Joyce Moseley said it’s been five weeks since she complained to the Forest Hills Apartments’ front office that the air conditioner in her unit went out.
She said they told her they would fix it but they haven’t.
“I’m 63, I have COPD (chronic obstructive pulmonary disease) and a broken leg,” Moseley, a 36-year resident of the apartment complex, said. “You want to know how hot is in here. I can hardly draw a breath.”
Forest Hills has had a history of troubles in recent years. The 136-unit apartment complex is on Seventh Avenue, and has 96 apartments reserved for residents who receive federal housing subsidies.
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Because of that the U.S. Department of Housing and Urban Development conducts routine inspections of the living corridors. The complex has scored well below standards in recent years.
A year ago in June, inspectors found holes in apartment walls, damaged roofs, water damage, paint peeling, exposed wires, outdated fire extinguishers and combustible materials improperly stored, among other violations.
Joseph Phillips, regional HUD spokesman, said a below par inspection requires the complex to submit a plan for fixing the problems.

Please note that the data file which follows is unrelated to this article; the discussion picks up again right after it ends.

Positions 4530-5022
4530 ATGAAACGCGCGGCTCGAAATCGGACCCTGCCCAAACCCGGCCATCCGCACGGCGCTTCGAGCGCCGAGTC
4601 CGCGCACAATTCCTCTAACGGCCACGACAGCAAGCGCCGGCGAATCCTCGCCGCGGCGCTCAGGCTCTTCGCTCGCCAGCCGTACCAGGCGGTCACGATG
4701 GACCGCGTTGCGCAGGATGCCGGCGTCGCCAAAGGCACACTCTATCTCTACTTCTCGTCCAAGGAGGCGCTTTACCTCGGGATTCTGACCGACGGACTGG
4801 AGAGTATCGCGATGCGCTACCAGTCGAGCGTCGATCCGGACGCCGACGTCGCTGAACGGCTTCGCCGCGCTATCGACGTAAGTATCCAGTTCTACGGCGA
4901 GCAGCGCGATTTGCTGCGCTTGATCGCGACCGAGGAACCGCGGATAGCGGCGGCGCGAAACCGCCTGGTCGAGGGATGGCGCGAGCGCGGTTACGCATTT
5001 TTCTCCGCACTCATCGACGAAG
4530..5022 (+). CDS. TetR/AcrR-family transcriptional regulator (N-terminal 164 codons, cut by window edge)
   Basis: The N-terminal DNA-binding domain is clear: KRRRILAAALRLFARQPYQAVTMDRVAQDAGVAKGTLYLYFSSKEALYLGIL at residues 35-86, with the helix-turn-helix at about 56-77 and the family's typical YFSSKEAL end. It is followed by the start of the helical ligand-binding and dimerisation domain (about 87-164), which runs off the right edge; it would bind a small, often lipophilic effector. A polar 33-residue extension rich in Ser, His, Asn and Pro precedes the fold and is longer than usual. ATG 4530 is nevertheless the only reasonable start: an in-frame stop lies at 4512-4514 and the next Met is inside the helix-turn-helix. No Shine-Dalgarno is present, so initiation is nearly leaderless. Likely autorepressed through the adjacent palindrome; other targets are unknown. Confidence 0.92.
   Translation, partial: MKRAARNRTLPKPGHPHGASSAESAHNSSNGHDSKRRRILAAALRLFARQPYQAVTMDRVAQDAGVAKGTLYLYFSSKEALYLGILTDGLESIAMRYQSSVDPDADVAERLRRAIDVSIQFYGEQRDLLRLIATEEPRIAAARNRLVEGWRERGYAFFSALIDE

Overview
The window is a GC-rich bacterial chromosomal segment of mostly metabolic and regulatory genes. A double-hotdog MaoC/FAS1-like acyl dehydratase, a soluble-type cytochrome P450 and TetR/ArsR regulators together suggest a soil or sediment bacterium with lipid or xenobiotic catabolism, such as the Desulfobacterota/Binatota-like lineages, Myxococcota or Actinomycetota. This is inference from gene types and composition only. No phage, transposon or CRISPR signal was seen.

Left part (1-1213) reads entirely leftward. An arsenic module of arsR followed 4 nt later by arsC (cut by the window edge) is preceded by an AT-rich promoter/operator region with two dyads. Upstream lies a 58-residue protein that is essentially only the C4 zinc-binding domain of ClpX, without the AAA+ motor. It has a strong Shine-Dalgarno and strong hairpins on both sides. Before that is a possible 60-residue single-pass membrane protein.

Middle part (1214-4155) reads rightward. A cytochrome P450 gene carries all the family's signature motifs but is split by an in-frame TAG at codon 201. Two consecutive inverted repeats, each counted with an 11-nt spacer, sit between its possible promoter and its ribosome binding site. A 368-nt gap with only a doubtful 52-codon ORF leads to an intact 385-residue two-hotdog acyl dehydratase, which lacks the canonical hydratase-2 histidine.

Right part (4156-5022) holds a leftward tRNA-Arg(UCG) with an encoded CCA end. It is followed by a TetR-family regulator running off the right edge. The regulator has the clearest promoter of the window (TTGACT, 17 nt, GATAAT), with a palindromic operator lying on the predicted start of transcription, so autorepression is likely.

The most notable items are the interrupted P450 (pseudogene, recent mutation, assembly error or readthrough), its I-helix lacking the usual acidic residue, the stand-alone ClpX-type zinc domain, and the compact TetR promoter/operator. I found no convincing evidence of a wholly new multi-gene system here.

“HUD is working closely with the new property management company to ensure that the property is clean, safe and decent housing for the tenants,” Phillips said.
Delays in service
Outside the apartments, construction workers worked on the exterior of the buildings.
But the problems existed inside the apartments.
“Air-conditioning and windows, and mold and electrical problems, they won’t fix,” Moseley said. “But they will make it look good outside.”
On Wednesday, when it was 86 degrees midday, the air inside Moseley’s apartment barely stirred and the heat was almost suffocating. Sweat dripped down Moseley’s face as she and other neighbors discussed the management’s response. Some received federal subsidies. Others paid the full rent.
Keith Miller, 52, who has lived next door to Moseley for six years said he has had a number of problems with his unit, including holes in his ceiling that were not fixed properly.
“I’ve got a spot in my living room,” Miller said. “It took them six months to come and see about the mold. When they did come, they sprayed it, and the mold came back. They came back and sprayed it with bleach but didn’t paint over it. You can still see the spot. It looks like a shabby job.”
Nonika Moye, 36, a single-mother whose daughter has asthma, lives one floor above Moseley. She pointed to three similar spots on her ceiling in her living room.
“I know something is wrong up there, because it smells like mold,” Moye, a seven-year resident, said. “It smells wet there.”
The patio door and a window in her apartment are broken, and she cannot open them to let in fresh air.
“I told them that,” she said. “They claimed they were ordering me a new window and I haven’t seen it yet.”
Each resident said they have called the office multiple times, have visited the office in person, and written notes, but the management staff is slow to respond.